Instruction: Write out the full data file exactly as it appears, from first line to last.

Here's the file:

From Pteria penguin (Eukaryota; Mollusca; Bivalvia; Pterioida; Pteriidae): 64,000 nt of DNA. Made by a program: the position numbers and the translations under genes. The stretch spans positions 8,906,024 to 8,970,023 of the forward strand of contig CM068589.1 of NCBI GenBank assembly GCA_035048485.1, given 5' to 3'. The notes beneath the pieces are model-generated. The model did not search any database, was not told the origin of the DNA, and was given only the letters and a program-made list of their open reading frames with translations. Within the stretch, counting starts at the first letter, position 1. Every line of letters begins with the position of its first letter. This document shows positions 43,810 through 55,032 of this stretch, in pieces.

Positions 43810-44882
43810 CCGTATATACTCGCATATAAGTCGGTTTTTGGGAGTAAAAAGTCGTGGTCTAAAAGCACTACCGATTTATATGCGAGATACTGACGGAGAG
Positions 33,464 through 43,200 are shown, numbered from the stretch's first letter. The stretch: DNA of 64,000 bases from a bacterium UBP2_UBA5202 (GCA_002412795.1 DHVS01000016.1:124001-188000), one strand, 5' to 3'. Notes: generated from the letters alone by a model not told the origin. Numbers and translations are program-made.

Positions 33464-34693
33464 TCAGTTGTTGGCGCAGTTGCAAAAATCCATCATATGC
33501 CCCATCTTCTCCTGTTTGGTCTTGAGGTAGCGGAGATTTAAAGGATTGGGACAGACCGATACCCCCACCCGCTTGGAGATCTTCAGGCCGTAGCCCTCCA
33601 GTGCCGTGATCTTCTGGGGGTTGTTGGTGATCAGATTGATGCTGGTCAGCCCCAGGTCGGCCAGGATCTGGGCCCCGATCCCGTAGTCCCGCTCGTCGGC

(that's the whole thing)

From Pteria penguin (Eukaryota; Mollusca; Bivalvia; Pterioida; Pteriidae): 64,000 nt of DNA. Made by a program: the position numbers and the translations under genes. The stretch spans positions 8,906,024 to 8,970,023 of the forward strand of contig CM068589.1 of NCBI GenBank assembly GCA_035048485.1, given 5' to 3'. The notes beneath the pieces are model-generated. The model did not search any database, was not told the origin of the DNA, and was given only the letters and a program-made list of their open reading frames with translations. Within the stretch, counting starts at the first letter, position 1. Every line of letters begins with the position of its first letter. This document shows positions 43,810 through 55,032 of this stretch, in pieces.

Positions 43810-44882
43810 CCGTATATACTCGCATATAAGTCGGTTTTTGGGAGTAAAAAGTCGTGGTCTAAAAGCACTACCGATTTATATGCGAGATACTGACGGAGAG
Positions 33,464 through 43,200 are shown, numbered from the stretch's first letter. The stretch: DNA of 64,000 bases from a bacterium UBP2_UBA5202 (GCA_002412795.1 DHVS01000016.1:124001-188000), one strand, 5' to 3'. Notes: generated from the letters alone by a model not told the origin. Numbers and translations are program-made.

Positions 33464-34693
33464 TCAGTTGTTGGCGCAGTTGCAAAAATCCATCATATGC
33501 CCCATCTTCTCCTGTTTGGTCTTGAGGTAGCGGAGATTTAAAGGATTGGGACAGACCGATACCCCCACCCGCTTGGAGATCTTCAGGCCGTAGCCCTCCA
33601 GTGCCGTGATCTTCTGGGGGTTGTTGGTGATCAGATTGATGCTGGTCAGCCCCAGGTCGGCCAGGATCTGGGCCCCGATCCCGTAGTCCCGCTCGTCGGC